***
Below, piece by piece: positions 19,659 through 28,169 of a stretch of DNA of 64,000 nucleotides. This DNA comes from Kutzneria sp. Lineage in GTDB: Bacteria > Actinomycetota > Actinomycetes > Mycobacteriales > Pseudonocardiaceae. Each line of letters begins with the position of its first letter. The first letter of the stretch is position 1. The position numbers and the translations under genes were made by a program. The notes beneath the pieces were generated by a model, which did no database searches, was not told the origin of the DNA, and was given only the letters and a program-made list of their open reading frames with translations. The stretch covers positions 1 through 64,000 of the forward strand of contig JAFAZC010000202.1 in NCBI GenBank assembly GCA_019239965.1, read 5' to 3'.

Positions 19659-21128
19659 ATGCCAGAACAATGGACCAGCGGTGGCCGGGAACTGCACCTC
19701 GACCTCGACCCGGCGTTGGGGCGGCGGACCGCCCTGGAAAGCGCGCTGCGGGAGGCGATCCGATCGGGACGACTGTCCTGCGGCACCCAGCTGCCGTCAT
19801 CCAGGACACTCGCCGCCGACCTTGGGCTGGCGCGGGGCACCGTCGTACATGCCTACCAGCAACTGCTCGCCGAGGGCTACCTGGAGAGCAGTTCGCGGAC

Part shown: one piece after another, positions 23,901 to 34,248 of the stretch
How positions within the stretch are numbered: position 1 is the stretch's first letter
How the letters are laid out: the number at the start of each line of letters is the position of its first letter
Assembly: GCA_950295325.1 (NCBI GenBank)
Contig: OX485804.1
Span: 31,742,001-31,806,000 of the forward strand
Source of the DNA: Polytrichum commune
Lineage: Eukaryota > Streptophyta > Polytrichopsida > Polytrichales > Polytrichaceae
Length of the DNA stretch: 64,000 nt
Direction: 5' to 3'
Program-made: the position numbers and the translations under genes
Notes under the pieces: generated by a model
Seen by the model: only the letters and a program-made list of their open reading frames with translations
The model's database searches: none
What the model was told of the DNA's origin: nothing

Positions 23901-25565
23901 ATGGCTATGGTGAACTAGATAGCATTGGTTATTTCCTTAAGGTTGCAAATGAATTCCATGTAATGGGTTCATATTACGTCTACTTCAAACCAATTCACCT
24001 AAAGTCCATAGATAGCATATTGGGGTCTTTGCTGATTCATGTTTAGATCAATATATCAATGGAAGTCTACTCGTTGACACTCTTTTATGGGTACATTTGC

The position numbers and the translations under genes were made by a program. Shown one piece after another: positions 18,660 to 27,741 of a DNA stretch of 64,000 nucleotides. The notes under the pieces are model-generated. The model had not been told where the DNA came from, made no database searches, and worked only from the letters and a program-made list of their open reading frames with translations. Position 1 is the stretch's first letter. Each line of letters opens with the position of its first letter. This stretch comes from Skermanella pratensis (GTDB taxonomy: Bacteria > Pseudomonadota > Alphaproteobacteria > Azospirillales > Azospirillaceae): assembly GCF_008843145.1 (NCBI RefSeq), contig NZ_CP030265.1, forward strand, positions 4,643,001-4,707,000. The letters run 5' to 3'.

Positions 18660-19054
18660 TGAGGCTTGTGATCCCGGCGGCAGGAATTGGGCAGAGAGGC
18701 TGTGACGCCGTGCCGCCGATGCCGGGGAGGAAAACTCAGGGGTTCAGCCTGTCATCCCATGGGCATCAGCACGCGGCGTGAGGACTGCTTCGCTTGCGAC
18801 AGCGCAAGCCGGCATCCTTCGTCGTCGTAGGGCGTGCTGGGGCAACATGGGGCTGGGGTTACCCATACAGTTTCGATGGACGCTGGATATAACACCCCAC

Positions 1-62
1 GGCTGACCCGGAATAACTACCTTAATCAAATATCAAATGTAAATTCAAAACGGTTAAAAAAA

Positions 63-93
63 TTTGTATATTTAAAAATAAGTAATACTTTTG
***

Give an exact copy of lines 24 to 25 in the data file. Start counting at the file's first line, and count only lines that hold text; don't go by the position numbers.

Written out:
The position numbers and the translations under genes were made by a program. Shown one piece after another: positions 18,660 to 27,741 of a DNA stretch of 64,000 nucleotides. The notes under the pieces are model-generated. The model had not been told where the DNA came from, made no database searches, and worked only from the letters and a program-made list of their open reading frames with translations. Position 1 is the stretch's first letter. Each line of letters opens with the position of its first letter. This stretch comes from Skermanella pratensis (GTDB taxonomy: Bacteria > Pseudomonadota > Alphaproteobacteria > Azospirillales > Azospirillaceae): assembly GCF_008843145.1 (NCBI RefSeq), contig NZ_CP030265.1, forward strand, positions 4,643,001-4,707,000. The letters run 5' to 3'.

Positions 18660-19054